Before an animal cell divides, the centrioles replicate, then each pair becomes part of a separate centrisome. During cell division the centrosomes move apart so that each new cell has its own centrosome. Plant cells have the equivalent of a centrosome but it does not contain centrioles.
The functions of the centriole as microtubule organizing centre is to control separation of chromatids or chromosomes by a sliding motion.
The cytoskeleton is a network of interconnected filaments and tubules that extends from the nucleus to the plasma membrane in eukaryotic cells.
The cytoskeleton contains three types of elements, these are:-
Actin filaments, intermediate filaments and microtubules.
Actin filaments or microfilaments are long extremely tin fibres that occur in bundles meshlike network. It contains two chains of globular actin monomers twisted about one another in a helical manner. It plays a structural role and involved in the movement of the cell and its organelles.
They are rope like assembly of fibrous polypeptides but specific types varies according to the tissue. They are intermediate in size between the actin filaments and microtubules.
Intermediate filament supports the nuclear envelope and plasma membrane and take part in the formation of cell to cell junction.
In the skin, the intermediate filament is made up of protein keratin which gives mechanical strength to the skin cells.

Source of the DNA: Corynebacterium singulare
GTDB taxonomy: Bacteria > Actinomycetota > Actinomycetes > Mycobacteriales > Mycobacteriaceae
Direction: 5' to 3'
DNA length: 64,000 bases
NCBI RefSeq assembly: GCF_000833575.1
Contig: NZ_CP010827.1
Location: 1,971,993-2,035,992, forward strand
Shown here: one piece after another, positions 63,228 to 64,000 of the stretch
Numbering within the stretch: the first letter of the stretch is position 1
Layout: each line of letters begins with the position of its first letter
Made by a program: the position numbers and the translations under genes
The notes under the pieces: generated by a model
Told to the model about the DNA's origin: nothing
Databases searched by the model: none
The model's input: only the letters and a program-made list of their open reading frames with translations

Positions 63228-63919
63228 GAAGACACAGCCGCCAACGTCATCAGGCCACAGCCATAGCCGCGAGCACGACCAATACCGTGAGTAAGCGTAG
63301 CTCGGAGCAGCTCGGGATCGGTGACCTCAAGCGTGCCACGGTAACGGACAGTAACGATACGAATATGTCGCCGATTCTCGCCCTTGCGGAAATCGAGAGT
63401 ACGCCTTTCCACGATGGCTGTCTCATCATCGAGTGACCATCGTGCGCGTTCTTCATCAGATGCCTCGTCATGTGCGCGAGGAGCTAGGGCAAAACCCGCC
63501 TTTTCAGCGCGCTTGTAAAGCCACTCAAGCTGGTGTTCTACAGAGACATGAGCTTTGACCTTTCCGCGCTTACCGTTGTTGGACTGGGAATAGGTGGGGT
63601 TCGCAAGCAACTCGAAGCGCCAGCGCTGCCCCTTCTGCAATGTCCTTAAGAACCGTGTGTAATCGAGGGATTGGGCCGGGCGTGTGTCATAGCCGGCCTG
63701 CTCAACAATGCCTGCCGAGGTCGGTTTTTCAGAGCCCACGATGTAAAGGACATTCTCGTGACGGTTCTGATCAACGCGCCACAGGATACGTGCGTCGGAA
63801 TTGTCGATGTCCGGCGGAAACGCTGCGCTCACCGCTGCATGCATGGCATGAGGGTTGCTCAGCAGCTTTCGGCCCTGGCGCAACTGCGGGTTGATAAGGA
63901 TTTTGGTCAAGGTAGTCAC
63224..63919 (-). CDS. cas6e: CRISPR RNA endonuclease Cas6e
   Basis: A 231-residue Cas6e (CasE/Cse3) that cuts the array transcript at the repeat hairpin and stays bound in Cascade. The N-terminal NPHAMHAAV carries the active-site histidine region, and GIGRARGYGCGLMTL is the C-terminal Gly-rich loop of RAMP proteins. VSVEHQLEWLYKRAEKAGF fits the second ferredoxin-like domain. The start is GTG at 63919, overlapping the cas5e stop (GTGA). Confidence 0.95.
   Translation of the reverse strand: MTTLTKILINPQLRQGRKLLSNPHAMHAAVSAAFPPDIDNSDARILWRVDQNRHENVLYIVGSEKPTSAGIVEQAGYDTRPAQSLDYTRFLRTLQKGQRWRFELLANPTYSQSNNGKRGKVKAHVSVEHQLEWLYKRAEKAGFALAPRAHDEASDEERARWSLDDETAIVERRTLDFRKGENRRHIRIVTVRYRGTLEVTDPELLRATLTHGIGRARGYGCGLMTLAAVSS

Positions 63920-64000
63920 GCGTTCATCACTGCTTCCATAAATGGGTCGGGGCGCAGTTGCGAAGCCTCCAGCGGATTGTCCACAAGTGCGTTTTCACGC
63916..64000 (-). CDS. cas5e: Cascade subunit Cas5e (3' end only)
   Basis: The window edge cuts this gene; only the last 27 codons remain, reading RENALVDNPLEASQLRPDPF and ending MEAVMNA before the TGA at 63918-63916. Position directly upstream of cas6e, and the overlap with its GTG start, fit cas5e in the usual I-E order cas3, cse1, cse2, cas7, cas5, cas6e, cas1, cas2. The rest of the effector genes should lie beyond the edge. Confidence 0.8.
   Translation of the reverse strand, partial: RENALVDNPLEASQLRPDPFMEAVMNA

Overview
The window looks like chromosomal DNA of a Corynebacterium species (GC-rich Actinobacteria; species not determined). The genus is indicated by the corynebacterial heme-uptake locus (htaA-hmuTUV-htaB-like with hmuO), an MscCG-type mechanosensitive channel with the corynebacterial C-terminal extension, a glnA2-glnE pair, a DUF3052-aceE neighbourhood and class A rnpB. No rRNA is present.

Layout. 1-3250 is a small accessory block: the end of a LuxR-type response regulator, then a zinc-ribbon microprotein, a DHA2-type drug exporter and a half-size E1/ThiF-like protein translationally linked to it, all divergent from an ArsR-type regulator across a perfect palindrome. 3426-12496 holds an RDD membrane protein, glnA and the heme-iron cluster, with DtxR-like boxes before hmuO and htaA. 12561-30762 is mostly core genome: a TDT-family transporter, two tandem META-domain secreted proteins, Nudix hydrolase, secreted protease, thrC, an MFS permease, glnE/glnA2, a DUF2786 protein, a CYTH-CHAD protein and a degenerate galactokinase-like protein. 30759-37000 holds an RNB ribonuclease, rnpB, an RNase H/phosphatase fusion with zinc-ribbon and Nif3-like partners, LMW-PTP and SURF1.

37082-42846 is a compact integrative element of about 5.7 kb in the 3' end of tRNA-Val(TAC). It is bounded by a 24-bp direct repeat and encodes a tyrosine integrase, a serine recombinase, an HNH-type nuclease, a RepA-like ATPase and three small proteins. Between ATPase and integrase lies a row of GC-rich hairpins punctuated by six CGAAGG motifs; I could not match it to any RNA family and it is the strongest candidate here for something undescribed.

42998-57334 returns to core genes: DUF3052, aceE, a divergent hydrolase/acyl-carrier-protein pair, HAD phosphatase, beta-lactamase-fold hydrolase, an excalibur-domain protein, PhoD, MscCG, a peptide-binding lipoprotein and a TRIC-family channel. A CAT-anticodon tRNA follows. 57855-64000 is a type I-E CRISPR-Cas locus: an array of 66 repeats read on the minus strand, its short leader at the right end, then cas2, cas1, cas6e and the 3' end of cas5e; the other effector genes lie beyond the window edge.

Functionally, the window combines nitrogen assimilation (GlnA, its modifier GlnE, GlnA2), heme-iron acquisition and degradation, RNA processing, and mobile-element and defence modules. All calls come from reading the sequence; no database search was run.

Microtubules are straight un-branched hollow cylinders which are usually short in length. They occur I most plant and animal cells.
Microtubules are involved in the movement of cytoplasmic components within the cell. They also occur in centrioles, in the spindle, in cilia and flagella and in the basal bodies.
Microtubules are made up of proteins. They help to maintain the shape of the cell and act as routes along which organelles can move.
CILIA AND FLAGELLA
Flagella and cilia are organelles that project from the surface of cells but are connected to a basal body just below the plasma membrane. Flagella occur singly or in small number where as cilia occur in large number on large cells and are typically shorter that flagella. Simultaneously, flagella and cilia are almost identical and both are able to move.
Flagella and cilia are enclosed to plasma membrane and internally they consist of microtubules arranged in an outer ring of nine pairs surrounding one central pair.
FUNCTIONS OF CILIA AND FLAGELLA
- They contain enzymes that produce energy to move a cell. Eg: sperm or a unicellular organism such as chlamydomonous.
- They propel fluids across cells, eg: the ciliated cells that move mucus along the bronchial lining.
- The energy is also used to acquire food, eg: feeding current generated by paramecium in its oral groove.
- They are used to sense the environment, eg: sensory hair cells.